The Corner

Weiner, The Good, The Bad & The Ugly

Watching the press conference was extremely uncomfortable at the outset. He’s clearly humiliated and apologetic to his wife. I think his critics should acknowledge that much (though judging from the Twitter reactions, many do not).

It was also good for him to apologize to Andrew Breitbart and “anyone else he misled.”

But that’s not what he did wrong to Andrew Breitbart and others. He encouraged people to make Breitbart et al into the villains in this story. The sin there is not misleading but a kind of bearing false witness, a variant of slander.

The tide turned against him when he was asked whether he knew if all the recipients of his communications were of legal age. I suspect that tide will not recede imminently.

As for his decision not to resign, I think it reflects poorly upon the man and our times. He constantly says that he didn’t break the law and that nothing he did reflects on his work as a public servant. Though he concedes that people can draw different conclusions. I’ll say. Here’s mine. He has behaved dishonorably. That is an old-fashioned word, but I don’t think it is has lost its relevance. Politicians brag about being family men for a reason. They tout their families for a reason. They want people to believe they are honest, forthright, and decent people for a reason. Claiming “I didn’t break the law” is the last refuge of dishonorable men in situations like this.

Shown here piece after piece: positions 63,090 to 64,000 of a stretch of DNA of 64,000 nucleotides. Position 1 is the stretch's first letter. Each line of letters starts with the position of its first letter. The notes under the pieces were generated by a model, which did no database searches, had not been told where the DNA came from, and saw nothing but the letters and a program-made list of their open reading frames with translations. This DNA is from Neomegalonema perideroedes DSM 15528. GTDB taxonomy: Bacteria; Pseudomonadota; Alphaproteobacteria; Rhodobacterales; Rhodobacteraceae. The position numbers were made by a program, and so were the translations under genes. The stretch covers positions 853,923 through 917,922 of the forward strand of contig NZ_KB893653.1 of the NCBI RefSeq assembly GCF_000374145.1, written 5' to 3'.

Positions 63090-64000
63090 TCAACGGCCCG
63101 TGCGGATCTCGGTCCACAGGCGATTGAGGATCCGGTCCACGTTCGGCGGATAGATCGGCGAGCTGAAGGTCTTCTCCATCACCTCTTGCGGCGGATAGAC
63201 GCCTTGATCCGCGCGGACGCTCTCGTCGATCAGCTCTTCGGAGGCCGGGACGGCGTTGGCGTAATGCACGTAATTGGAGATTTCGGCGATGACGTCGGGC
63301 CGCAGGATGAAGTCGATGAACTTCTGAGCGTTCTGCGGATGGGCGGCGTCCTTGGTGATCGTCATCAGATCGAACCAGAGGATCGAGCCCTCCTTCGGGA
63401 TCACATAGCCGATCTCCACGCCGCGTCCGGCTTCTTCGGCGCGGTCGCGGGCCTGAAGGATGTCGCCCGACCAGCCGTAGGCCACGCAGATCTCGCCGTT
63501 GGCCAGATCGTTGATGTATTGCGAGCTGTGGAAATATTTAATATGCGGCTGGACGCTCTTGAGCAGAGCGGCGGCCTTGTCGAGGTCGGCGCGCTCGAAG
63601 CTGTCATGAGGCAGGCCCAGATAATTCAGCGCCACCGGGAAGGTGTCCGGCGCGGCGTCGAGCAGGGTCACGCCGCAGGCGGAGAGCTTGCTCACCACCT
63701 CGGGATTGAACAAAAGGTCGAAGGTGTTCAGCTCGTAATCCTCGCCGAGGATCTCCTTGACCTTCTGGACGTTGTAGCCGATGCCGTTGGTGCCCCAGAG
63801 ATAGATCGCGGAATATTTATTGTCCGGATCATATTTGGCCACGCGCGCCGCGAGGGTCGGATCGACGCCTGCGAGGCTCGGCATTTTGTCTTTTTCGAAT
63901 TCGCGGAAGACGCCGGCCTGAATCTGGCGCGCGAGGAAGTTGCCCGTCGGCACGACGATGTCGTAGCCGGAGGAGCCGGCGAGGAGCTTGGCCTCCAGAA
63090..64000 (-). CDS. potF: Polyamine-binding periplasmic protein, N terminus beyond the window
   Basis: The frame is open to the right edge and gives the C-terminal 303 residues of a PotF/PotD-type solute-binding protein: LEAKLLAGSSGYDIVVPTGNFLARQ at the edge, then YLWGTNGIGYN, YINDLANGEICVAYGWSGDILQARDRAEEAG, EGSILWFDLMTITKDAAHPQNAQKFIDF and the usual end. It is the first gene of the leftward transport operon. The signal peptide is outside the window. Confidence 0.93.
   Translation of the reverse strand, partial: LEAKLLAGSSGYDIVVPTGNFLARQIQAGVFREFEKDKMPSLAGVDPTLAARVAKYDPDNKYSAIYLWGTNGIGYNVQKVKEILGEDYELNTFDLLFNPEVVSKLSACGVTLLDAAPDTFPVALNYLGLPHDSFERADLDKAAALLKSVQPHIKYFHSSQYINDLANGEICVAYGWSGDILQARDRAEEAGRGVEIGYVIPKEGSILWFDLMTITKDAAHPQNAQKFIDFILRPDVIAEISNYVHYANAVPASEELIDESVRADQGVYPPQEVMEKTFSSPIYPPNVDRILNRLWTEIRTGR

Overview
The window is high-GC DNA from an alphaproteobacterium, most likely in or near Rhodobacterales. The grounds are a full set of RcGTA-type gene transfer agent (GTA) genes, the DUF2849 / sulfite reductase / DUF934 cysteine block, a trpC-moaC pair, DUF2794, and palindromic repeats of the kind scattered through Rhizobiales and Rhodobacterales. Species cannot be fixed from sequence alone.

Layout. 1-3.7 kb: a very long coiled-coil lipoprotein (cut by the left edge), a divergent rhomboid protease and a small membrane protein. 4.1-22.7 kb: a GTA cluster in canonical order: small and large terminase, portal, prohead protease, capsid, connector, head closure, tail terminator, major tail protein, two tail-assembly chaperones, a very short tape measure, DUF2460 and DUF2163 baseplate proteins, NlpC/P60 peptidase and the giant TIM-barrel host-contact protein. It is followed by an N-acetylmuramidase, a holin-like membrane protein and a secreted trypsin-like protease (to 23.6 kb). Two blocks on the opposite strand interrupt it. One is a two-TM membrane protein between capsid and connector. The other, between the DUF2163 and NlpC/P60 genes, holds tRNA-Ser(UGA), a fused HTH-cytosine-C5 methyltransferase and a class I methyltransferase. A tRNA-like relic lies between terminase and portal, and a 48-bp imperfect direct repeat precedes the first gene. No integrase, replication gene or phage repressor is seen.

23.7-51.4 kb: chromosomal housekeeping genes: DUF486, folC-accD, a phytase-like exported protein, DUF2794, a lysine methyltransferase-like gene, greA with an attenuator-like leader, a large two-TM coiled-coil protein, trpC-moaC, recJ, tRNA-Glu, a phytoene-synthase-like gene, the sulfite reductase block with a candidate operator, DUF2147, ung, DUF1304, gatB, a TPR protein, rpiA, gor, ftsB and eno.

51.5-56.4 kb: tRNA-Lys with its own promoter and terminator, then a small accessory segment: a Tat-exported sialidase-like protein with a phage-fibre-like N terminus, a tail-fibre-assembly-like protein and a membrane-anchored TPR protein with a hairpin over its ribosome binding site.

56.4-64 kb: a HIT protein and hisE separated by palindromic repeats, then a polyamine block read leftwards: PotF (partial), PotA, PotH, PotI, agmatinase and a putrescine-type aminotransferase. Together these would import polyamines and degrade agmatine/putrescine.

I for one think we should continue to demand that our public servants be honorable men and women. We’ll often be disappointed because public servants are human beings and human beings almost always fall short of our ideals. When that happens leaders should apologize for their mistakes. Weiner has done that. Good for him. But despite assurances to the contrary, I don’t believe he has taken “full responsibility” for his actions.

It is also flatly untrue that this will not affect his ability to do his job. How much work has he gotten done in the last week? How effective will he be politically in the months and weeks ahead? The fact is that he is not resigning out of vanity, not integrity.

Will he get away with it? Probably. But not definitely. One, admittedly very small, sign that the mainstream press is still absurdly sympathetic to the man can be found in the New York Times’s Twitter “News Alert” prior to the press conference: “Representative Anthony D. Weiner Acknowledges Communication With Women Online.”

“Communication with Women Online”? How antiseptically euphemistic.

I doubt there’s a mullah in Iran who’s not guilty of that. And not one who would fail to acknowledge it.

Mr. Weiner said over and over that people can draw their own judgments about the man and his behavior. That’s true. And we can draw judgments about the people who make their judgments about the man as well. It will be interesting, if not altogether shocking, to see what judgments people make in the days ahead.


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